About the presenter: Renate Hammer studied Philosophy and Architecture at the University of Vienna/A, Urban Engineering at the University of Tokyo/J and Solar Architecture at the Danube University Krems/A. Renate was employed at the Centre for Architecture, Construction and Environment at the Danube University in Krems before working as an independent architect from 1999 to 2009. In 2009, she completed her doctorate degree in Architecture at the Technical University in Vienna. Since 2011, she has been the Dean of the Faculty for Education, Arts and Architecture at the Danube University of Krems.
At the Hanover Fair it was rumoured that researchers envisage seeing a new market-ready light source available in 2014.
Text: Joachim Ritter
What has the Hanover Fair got to do with lighting? You don’t understand the question? Then I would guess you are no older than 35 or have not been working in the lighting industry for the last 15 years. That is not connected to my inexplicable skills as a clairvoyant, but is quite simple rooted in the fact that the lighting industry only started presenting their wares at Light+Building in Frankfurt in the year 2000, having turned their backs on the Hanover Fair and the so-called World Light Show. Ever since the fair in Hanover existed, the World Light Show, and Lighting as a technical discipline, formed an integral part of the fair. The success recorded by Light+Building is no secret. Since 2000, the Hanover Fair has been somewhat underexposed when it comes to Light and Lighting.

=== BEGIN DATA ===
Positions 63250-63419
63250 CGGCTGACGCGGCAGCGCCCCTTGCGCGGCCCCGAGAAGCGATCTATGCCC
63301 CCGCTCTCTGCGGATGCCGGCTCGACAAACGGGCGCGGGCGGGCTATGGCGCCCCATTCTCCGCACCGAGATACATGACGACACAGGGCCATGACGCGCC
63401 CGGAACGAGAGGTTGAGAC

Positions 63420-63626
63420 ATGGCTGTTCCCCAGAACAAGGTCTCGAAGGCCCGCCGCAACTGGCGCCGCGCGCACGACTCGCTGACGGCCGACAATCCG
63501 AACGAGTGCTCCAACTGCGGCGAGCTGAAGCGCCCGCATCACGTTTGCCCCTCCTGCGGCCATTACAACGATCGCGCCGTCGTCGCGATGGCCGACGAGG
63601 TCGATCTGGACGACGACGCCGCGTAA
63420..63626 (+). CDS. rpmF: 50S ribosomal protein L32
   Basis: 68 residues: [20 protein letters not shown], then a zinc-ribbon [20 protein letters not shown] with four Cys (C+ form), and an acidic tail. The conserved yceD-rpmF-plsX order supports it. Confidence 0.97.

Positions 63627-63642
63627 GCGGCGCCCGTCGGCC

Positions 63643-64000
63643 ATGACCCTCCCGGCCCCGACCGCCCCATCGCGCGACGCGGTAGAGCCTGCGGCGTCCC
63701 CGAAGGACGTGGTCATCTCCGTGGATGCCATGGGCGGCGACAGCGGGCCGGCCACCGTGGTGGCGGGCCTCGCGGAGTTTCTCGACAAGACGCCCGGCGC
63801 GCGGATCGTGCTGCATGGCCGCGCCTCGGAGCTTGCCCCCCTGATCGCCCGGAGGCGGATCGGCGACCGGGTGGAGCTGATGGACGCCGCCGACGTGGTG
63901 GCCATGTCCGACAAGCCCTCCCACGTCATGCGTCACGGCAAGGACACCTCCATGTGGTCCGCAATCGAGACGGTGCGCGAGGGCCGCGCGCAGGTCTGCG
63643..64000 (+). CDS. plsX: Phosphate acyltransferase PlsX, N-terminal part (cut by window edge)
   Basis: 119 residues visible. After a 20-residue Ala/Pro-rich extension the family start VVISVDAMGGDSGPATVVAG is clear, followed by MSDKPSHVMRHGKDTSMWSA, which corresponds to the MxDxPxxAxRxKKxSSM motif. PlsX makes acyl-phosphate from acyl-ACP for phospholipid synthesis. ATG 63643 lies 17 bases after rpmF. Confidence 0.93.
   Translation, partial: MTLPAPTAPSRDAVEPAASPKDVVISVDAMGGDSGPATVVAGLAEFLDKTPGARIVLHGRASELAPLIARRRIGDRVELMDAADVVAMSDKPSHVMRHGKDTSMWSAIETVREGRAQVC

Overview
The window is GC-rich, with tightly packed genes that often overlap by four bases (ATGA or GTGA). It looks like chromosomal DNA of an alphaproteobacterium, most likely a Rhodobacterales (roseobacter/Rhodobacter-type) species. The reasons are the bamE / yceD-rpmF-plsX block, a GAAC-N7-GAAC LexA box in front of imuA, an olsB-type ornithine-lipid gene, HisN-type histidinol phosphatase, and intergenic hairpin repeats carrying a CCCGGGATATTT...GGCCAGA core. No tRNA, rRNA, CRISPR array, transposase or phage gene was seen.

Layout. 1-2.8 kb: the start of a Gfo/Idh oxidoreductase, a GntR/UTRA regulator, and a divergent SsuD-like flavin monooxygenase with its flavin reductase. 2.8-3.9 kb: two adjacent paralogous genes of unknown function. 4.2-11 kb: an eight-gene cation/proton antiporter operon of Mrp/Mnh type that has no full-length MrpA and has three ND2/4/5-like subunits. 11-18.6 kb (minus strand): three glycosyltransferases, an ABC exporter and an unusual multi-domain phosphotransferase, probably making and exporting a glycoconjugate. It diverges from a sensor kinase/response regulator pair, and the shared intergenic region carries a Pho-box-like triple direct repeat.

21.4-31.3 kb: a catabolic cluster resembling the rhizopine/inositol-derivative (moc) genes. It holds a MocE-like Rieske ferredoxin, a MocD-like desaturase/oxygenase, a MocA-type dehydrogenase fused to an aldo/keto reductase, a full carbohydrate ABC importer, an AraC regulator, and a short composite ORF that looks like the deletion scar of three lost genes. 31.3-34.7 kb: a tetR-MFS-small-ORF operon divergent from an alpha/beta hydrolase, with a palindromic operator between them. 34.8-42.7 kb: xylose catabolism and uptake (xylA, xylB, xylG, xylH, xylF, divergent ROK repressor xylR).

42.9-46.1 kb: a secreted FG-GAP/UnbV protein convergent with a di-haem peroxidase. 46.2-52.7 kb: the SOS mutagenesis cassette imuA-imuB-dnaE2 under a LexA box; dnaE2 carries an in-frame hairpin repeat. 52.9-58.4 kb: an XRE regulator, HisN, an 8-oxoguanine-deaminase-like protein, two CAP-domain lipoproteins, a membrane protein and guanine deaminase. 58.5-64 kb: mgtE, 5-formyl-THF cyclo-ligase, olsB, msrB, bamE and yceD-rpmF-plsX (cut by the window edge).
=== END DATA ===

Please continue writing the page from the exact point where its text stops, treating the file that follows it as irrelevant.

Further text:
It is, however, interesting to note that every now and then something from the industrial fair spills over into the lighting world. As it is, this year the Karlsruhe Institute of Technology (KIT) presented a mercury-free fluorescent lamp. Which works – with the aid of microwave technology.